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Campbell and March

Campbell with Glen Marsh

Campbell and McLeod

Scott McLeod with Campbell in a Starbucks cafe

Campbell Lilly

University of Canterbury

Campbell is a Masters student in the Japanese Programme at the University of Canterbury. He is exploring the "acculturation" of New Zealand rugby players who go to Japan to continue their playing careers. His three weeks in Japan in late 2004 provided the opportunity to visit rugby clubs in five cities and to conduct interviews with New Zealanders rugby players and officials based in those cities.

New Zealand Rugby Players in Japan

Fieldwork, October - November 2004

The principal aim of my Master's thesis is to investigate how New Zealand rugby players acculturate during their sojourn in Japan. For three weeks in October/November 2004, thanks to the Asia:NZ-NZASIA awards programme, I was privileged to visit Japan, and learn first-hand how players in that country are coping.

The core element of my fieldwork consisted of interviews with eleven current players. As much as I could, I tried to interview players of different backgrounds so to achieve as great a degree of balance as possible. For example, of the eleven interviewed, one was of Samoan descent, one was Tongan, and another three have previously played for the New Zealand Maori team. For the same reason, I interviewed a number of players who are based in teams in places such as Fukuoka, Aichi, and Gunma to see if their experiences differed from those living in the Tokyo megatropolis.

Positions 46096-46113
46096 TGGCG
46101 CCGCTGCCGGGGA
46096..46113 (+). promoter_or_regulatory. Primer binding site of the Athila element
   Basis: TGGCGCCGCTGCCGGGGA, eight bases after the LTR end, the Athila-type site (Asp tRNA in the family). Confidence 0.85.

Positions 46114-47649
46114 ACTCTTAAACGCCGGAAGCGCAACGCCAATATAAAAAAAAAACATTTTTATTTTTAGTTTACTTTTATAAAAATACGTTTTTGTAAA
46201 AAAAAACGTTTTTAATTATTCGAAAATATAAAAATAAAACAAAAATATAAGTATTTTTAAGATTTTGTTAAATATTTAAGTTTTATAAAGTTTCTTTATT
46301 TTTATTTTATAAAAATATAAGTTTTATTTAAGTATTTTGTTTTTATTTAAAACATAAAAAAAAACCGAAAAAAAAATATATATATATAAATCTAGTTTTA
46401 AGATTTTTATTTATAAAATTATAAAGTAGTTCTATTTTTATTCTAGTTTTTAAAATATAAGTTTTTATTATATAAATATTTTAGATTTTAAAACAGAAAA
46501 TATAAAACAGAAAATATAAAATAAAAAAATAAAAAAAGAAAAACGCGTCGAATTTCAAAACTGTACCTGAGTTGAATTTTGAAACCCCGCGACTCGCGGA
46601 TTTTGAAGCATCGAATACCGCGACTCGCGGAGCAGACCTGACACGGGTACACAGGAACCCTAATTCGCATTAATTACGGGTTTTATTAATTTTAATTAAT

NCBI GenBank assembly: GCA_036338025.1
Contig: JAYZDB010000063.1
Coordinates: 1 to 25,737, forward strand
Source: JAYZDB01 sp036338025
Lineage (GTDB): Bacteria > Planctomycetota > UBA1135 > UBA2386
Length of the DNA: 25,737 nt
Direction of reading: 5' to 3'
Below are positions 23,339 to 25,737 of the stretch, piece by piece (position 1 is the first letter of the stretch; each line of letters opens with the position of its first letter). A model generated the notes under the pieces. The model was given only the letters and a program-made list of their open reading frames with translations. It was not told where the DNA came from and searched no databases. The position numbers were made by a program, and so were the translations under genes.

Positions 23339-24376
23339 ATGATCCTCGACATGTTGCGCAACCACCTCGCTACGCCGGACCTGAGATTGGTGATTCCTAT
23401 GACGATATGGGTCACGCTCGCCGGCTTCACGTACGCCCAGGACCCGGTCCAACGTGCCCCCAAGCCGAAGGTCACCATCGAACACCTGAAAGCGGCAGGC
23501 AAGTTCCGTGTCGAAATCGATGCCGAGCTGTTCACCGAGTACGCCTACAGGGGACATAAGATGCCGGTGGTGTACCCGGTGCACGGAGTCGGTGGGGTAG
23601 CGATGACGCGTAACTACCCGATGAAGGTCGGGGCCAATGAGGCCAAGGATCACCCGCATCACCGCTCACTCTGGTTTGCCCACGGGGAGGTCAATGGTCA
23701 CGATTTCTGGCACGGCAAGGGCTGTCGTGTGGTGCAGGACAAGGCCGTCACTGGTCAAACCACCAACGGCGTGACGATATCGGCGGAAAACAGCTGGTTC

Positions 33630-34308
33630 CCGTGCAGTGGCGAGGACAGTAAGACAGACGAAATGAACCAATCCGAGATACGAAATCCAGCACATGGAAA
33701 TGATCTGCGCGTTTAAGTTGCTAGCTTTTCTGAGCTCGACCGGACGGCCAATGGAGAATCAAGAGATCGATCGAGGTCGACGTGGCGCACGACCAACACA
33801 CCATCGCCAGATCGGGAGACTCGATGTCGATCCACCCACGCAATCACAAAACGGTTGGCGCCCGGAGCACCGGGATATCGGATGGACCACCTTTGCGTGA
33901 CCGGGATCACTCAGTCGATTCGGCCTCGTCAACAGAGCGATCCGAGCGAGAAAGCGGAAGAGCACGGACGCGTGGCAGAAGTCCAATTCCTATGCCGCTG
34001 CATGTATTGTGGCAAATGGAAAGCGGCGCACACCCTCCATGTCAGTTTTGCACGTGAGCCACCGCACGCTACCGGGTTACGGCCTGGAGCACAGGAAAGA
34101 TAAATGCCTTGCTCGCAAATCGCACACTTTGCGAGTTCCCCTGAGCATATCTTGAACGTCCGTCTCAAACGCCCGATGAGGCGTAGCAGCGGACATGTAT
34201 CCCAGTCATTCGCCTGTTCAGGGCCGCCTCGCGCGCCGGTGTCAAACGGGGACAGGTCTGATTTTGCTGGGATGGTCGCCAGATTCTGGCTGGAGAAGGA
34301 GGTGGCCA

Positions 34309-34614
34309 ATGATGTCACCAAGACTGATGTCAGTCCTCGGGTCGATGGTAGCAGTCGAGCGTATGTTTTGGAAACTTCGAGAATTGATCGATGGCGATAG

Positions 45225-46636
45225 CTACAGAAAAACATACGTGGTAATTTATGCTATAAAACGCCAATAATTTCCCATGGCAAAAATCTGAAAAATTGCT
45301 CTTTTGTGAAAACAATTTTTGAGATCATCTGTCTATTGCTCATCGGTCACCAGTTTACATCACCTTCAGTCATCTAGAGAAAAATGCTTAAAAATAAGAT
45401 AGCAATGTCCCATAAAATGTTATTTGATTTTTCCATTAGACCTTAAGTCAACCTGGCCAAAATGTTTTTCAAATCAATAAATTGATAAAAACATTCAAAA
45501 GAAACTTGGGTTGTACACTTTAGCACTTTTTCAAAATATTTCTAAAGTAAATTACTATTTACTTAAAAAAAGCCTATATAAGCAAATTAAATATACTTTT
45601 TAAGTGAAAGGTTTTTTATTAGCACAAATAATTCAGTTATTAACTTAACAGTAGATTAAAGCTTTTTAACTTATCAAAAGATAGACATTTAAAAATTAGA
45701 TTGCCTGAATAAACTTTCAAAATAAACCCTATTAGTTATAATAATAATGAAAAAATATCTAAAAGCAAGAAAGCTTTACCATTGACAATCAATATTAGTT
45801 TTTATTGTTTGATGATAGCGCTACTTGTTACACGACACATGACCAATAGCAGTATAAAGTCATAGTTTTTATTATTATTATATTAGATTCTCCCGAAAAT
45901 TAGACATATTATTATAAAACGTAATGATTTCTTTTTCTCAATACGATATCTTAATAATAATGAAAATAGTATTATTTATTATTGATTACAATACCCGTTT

In addition to the above, I considered it important to talk to a mix of players - that is, with both the single men and those who have a partner with them in Japan. Much to my surprise, a number of players who I had presumed to be single before I went to Japan actually turned out to be married, and I had to ask one of my interviewees to inform me which players were single (and very informative he proved to be!). In fact, the expatriate rugby community is much more close-knit than I had originally thought, and this is one factor which made my fieldwork progress more smoothly than expected. The players were always willing to suggest another player who would be good to talk to in regard to certain questions (such as that of loneliness), and my initial fears of not having enough contacts in Japan were soon allayed.

I let the players choose the location of their interview; most preferred the local Starbucks, but several were happy to invite me into their own house or apartment. Either way I was afforded a valuable glimpse into their social and private lives. I was surprised to find the significant role played by Starbucks within the ex-pat rugby community; during many of the interviews there we were interrupted by other rugby players who happened to be passing by. There may even be scope for a thesis on this subject!